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Pascal's Fire: Scientific Faith and Religious Understanding Paperback – June 27, 2006


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Product Details

  • Paperback: 224 pages
  • Publisher: Oneworld Publications (June 27, 2006)
  • Language: English
  • ISBN-10: 1851684468
  • ISBN-13: 978-1851684465
  • Product Dimensions: 6.5 x 0.6 x 7.9 inches
  • Shipping Weight: 10.6 ounces (View shipping rates and policies)
  • Average Customer Review: 4.0 out of 5 stars  See all reviews (3 customer reviews)
  • Amazon Best Sellers Rank: #1,168,403 in Books (See Top 100 in Books)

Editorial Reviews

Review

Ward is a reliable and entertaining tour guide who explains clearly an extensive arena of ideas in a concise, readable and logical manner. Atheists, agnostics and theists alike will find much in this book on which to chew. -- Chemistry World

About the Author

Keith Ward is Professor of Divinity, Gresham College, London. He is the best-selling author of God: A Guide for the Perplexed, also published by Oneworld.

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Most Helpful Customer Reviews

42 of 44 people found the following review helpful By xiongmao on July 24, 2006
Format: Paperback
In "Pascal's Fire", Keith Ward reflects on the relationship between faith and the findings of modern science, treating topics such as - among others - chance and necessity, quantum physics and the mechanistic universe, the evolution of order in the universe, leading to life and ultimately to self-awareness and responsibility, the origin and future of the cosmos etc. The existence of an ultimate mind who chose to create a rationally intelligible universe which functions through laws that can be expressed in mathematical terms, but who also freely intervenes in the context of an otherwise autonomous progress of self-organisation of the universe, for which it was originally set up and by which it reaches goals of intrinsic value, are presented - and, in my view, convincingly so - as a rational and coherent explanation for the universe. In other words, the observation of the universe suggests such a mind. The argument progresses to show that this ultimate mind can also be viewed as personal, loving and compassionate, though in a way far beyond anthropomorphic projections. A purely scientific approach, however, is blind to the personal side of God, Ward argues - this is where personal experience, feeling and intuition come in, and may legitimately be taken seriously.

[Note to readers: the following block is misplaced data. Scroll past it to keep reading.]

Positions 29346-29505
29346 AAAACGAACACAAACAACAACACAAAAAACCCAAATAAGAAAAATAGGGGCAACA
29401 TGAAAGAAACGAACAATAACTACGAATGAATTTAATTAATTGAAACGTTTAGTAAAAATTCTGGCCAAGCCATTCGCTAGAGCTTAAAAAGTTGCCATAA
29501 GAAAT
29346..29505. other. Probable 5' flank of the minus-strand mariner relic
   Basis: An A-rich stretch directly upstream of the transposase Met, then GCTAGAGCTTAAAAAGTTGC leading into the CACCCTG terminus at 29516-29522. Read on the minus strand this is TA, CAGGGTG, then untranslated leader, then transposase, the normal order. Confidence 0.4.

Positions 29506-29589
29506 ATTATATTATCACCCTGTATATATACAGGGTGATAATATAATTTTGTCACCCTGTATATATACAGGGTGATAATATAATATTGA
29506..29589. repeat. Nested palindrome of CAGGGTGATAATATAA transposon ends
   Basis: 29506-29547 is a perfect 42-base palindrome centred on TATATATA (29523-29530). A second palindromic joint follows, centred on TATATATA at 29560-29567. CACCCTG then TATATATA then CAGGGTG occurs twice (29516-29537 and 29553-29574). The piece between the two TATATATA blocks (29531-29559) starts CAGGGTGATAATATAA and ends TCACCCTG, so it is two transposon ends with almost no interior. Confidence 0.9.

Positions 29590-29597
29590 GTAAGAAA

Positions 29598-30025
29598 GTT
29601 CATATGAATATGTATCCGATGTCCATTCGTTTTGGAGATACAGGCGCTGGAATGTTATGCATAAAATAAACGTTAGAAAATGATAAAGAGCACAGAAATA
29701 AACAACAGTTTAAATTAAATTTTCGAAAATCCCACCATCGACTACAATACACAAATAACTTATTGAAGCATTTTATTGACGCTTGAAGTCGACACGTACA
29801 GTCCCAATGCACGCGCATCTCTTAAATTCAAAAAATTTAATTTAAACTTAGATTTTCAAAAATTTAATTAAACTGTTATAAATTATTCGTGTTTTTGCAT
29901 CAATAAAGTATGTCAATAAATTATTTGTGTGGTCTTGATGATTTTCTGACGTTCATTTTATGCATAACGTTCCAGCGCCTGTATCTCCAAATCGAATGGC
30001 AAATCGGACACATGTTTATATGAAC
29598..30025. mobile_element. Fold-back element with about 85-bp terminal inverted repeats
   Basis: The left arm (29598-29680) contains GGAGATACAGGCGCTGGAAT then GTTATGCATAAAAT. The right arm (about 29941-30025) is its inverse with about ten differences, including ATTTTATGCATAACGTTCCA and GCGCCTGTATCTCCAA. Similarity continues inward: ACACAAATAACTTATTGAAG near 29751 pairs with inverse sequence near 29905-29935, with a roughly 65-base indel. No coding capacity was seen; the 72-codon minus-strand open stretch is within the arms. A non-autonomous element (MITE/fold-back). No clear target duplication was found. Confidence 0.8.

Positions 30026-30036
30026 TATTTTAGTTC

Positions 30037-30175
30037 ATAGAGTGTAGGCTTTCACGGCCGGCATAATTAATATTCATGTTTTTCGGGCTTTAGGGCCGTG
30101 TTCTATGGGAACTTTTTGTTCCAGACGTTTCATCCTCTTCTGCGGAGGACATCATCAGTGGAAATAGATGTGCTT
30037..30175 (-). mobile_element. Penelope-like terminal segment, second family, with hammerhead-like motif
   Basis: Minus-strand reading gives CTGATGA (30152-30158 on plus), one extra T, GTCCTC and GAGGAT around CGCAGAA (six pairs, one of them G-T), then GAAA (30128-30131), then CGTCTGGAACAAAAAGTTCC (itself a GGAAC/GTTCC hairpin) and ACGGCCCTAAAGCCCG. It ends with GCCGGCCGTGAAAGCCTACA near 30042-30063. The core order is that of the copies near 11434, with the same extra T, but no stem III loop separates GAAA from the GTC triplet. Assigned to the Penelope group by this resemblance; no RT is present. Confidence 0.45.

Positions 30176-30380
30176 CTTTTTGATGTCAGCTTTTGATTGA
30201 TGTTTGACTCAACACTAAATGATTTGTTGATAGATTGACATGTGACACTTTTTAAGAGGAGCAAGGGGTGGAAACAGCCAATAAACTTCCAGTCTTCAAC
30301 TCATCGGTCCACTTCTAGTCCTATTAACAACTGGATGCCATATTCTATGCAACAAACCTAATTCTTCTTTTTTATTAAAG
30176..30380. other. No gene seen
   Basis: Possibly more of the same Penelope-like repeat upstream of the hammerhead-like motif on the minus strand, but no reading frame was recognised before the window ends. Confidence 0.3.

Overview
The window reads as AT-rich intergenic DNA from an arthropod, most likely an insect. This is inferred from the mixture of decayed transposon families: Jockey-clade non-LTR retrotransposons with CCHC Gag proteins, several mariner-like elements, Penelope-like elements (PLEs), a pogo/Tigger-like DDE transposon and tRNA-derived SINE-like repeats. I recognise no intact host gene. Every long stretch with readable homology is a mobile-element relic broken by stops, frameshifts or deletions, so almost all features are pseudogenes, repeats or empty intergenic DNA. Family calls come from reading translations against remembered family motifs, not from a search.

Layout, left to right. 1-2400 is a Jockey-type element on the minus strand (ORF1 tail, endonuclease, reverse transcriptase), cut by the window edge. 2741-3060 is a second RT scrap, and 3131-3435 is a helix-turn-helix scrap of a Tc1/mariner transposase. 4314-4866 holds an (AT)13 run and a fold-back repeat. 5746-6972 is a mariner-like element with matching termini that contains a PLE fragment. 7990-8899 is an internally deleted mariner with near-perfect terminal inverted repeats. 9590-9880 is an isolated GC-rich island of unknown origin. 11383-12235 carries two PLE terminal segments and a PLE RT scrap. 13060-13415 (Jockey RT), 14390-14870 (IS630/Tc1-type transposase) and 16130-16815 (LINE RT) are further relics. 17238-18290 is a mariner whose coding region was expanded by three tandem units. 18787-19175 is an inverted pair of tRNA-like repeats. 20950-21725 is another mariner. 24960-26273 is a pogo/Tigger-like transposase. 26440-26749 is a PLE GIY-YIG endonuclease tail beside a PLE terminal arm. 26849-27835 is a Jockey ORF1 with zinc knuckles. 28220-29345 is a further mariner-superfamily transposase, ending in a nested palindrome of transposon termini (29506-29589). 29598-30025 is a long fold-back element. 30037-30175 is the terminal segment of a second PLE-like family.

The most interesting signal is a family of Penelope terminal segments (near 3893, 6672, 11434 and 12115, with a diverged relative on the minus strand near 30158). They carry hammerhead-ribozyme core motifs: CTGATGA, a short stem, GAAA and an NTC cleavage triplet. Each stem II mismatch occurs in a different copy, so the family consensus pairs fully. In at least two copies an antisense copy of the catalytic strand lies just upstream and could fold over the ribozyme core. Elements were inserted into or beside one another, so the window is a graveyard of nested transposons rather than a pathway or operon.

All in all, Keith Ward's holistic approach, integrating faith and reason in his intellectual quest, is inspiring and reminded me of the "two wings" of faith and reason by which man strives toward the truth, of which John Paul II wrote. To me,after having read this book, the apparent contradiction between evolution and intelligent design is resolved. In short, it's a win-win for faith and reason!
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5 of 9 people found the following review helpful By Slainte on April 17, 2009
Format: Paperback
The xiongmao review is good summary of the book's aims. I've enjoyed Keith Ward's previous works and while this book has many interesting passages - primarily because the author has a keen ability to explain complex scientific findings in very accessible language - it appears to have been written because the author has had his faith in traditional religious narratives properly undermined by contemporary science. Eschewing these easily assailable religious stories, he has taken scientific discourse and composed a pseudo religious narrative (somewhat Platonic, somewhat Kabbalisistic) which does not find itself at any point, at odds with the emerging sciences. The trouble is that along the way, he is constantly speaking for his creator god in absentia, apologising on their behalf for what many evolutionary biologists see as a wasteful and violent universe, and all this (especially the chapters on evolution) are propounded in bombastic prose. The author consistently calls scientists who are disturbed or unimpressed by this universe as 'depressed' or 'depressive' (! their conclusions are hardly rash or the result of mental imbalance), but this implies that if the reader agrees with these scientists and not the author they too are 'depressive'. From my layperson's POV it seems that the small biological narratives of individual lives are founded to no small degree in hunger, pain, insecurity and finally death. The meta-narrative of biology IS violent, merciless, and seemingly entropic. The necessity of the enquiring human being to seek beyond these inherently unappealing narratives is a sign, surely, of psychic health, even if one's seeking leads one to agree with the aforementioned evolutionary biologists.Read more ›
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3 of 47 people found the following review helpful By Lin Miao on May 12, 2007
Format: Paperback
the delivery was fast, but it cost too much.
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